• Content is everything! On the note of telling a good story, you need to make sure your content is in line with the time allotted and the subject matter. Make sure you know your story’s pace and ensure you don’t have too much. I’ve been guilty of cramming a lot of great info into a session; but at the end of the day – it might have been a tad too much. You can have very interesting, in-depth, conversations over just a topic or two.
  • Don’t let your slides get too wordy. This is a pretty straight-forward piece of advice. Use simple bullets, good and clear graphs, and even images. Don’t write sentences or paragraphs.
  • Use your social media channels to boost interest in your presentation. Bill uses Twitter and Facebook to network when he’s at a a conference. (Photo: Bill Kleyman)

    Review your deck and practice, but don’t “memorize” it. Novice speakers feel like they have to memorize every inch of their slide and every word on the page. After you present a few times, you’ll see that this really isn’t the case. If you memorize your deck – you’ll likely sound like a robot. It’ll feel less natural and any change or variation could throw you off entirely. Instead of memorizing your deck, ensure that you know the content and the flow. As long as you generally know what should be on a slide and how it flows into your story, you’re good. You don’t have to hit every point on a slide! Sometimes a point speaks for itself and just flows into a story. That’s the difference between people focusing on you rather than something on a screen.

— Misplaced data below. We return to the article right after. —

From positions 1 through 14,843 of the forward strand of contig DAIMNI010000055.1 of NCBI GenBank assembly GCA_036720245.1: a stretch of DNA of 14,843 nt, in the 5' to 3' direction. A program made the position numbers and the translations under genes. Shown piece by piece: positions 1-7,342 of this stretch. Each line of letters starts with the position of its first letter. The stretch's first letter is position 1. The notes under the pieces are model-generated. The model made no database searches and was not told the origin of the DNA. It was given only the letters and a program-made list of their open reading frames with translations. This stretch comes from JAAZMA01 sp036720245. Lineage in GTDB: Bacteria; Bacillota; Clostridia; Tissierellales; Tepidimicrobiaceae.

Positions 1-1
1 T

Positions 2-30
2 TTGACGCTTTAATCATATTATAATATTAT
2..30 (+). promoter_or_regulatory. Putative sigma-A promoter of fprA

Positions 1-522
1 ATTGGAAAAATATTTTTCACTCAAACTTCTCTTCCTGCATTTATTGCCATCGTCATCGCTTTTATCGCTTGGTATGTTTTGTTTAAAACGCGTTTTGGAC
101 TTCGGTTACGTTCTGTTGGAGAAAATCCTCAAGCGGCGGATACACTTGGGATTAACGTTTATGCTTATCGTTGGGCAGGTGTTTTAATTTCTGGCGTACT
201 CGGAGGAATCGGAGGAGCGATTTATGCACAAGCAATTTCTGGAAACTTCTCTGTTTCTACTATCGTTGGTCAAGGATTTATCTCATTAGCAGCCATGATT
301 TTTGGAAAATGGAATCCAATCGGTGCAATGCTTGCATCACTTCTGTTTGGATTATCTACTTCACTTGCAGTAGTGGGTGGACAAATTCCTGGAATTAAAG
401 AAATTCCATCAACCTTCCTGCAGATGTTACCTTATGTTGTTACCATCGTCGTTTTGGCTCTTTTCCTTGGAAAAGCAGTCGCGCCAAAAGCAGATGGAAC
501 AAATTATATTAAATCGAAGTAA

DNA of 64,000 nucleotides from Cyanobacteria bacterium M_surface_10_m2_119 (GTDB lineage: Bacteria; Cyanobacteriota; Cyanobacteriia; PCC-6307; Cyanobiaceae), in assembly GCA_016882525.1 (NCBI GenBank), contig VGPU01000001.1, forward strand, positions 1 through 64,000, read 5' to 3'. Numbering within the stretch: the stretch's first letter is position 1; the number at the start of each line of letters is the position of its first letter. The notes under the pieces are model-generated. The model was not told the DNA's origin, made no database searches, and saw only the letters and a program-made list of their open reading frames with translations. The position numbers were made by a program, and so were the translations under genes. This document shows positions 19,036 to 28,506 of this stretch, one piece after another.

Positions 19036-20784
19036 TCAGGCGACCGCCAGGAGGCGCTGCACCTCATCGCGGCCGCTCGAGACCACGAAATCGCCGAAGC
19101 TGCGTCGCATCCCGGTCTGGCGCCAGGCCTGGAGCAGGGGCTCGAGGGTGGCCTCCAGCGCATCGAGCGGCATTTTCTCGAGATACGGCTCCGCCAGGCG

• Get social and invite people! Social media can be your presentation’s best friend. Get out there, talk to people and interact, and make sure to invite them to your session. Quite regularly, I’ll socialize my sessions on Twitter, LinkedIn, and other social media sites. Then, while at the conference, I’ll sit in on relevant sessions, strike up conversations, and invite folks to hear me listen as well. If you engage with people and invite them to your session – those that show up will be very likely to listen and interact. Remember, these folks already know you to some extent.
  • Presentation Dos and Donts

    On that note, there are definitely some things you should try to avoid doing when delivering a solid conversation or presentation around data centers.

    • Never read off of your slides! Again, do not “memorize” your deck; try to tell a story. I mentioned this earlier, and need to mention it again. Basically, if you do this, you’ll have a mediocre presentation that might be hit or miss. Tell a story that your slides back up, not the other way around.